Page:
While a smartphone has just a few sensors providing data, a machining center can have several hundred. Add to that several thousand data points, derived from the dynamic behavior of control and regulation systems, and in total, there are countless possible sources for large-scale data analysis – with huge potential for more productive, more efficient, and faster production through connection to an Internet of things (IoT) platform.
The cloud-based version of Chiron’s RemoteLine digitalizes and transforms relevant IoT data into productive business results. Designed for industrial applications, it provides remote access in the event of servicing and connects products, systems, and machines.
With the RemoteLine cloud application, data produced by edge computing or sensors directly on the machining centers can be used for comprehensive analyses and digital services.
Each machine produces real parts and large volumes of data, meaning shop owners and managers must decide what data are worth collecting and analyzing. Machine manufacturers must answer several questions – how these data can be correlated, how advantages for individual customers can be developed based on data, and who should evaluate data.
“It’s not about collecting random information Big Data style and then deciding where to start,” says Peter Albrecht, platform connection coordinator at Chiron. “We know which data are of interest for our customers in a world of increasingly digitalized production. In the control system world at Chiron, a great deal of data describes the maintenance condition, part quantities, or the status of the NC axes. This is the invaluable information that we are preparing for our customers and making available in the cloud, on the IoT platform.”
RemoteLine in the cloud
There are many IoT platforms for developing digital services. For the next step in RemoteLine – cloud connection – Chiron will work with Siemens MindSphere.
“The open IoT operating system well-suited to the requirements of machine manufacturers and operators, is currently at the highest stage of development and offers the highest degree of flexibility for the future,” says Dr. Ulrich Heller, head of software development, Chiron Group.
Making use of data
The full exploitation of data occurs through data transfer between the customer and Chiron. Further processing and long-term evaluation of the data take place in the cloud, and a dashboard clearly displays collected information. This enables users to view machine conditions anytime, anywhere in the world, on a PC, laptop, or smartphone.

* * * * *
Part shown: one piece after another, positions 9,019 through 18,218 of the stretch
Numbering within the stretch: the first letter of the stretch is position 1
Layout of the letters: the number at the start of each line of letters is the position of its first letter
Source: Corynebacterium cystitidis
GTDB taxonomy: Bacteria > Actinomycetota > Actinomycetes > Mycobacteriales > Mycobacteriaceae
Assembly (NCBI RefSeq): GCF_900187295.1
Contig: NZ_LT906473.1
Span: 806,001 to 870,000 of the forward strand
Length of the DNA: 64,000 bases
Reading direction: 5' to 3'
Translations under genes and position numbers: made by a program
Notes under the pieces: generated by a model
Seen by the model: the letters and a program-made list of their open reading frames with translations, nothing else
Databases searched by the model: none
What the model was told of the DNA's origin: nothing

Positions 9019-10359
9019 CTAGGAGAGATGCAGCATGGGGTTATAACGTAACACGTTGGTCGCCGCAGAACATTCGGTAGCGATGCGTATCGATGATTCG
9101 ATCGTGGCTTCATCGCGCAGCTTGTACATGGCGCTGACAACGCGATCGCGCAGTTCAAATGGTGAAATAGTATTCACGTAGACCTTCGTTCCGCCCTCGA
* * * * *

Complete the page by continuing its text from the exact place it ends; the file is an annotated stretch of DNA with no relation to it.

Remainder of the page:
Key advantage of IoT applications is that companies can use the added value from data simply, quickly, and at reasonable costs. For instance, an app from Chiron for condition monitoring or tool management can be bought through the App Store, installed in the customer’s MindSphere via plug-and-play, and instantly ready to use. Users can start with the full version or download a limited trial version. Besides condition monitoring and tool management, there are other applications that promote the operation of machining centers in a cloud environment, including visualization of the machine location, overall equipment efficiency (OEE) considerations, and access to future innovations.
All companies must consider the security of their highly sensitive data. Transfer data into the Chiron area within the cloud platform takes place with the highest possible degree of security via SSL encryption. Customers can define the rights for data transfer and access. To guarantee security even further, Siemens continuously monitors the entire system and regularly updates security standards. In contrast to many other storage locations, the data stored in the cloud are extremely well protected against unauthorized access.
In addition to remote access in the event of servicing, Chiron also offers Manage My Machine – an app that can be used to display and manage machine data from all systems connected with MindSphere in the customer’s environment in the local or global machine park. An alarm monitoring system notifies the user of critical machine data, combines this data for more detailed analyses, and provides the basis for increased productivity, reliability, and availability of machining centers.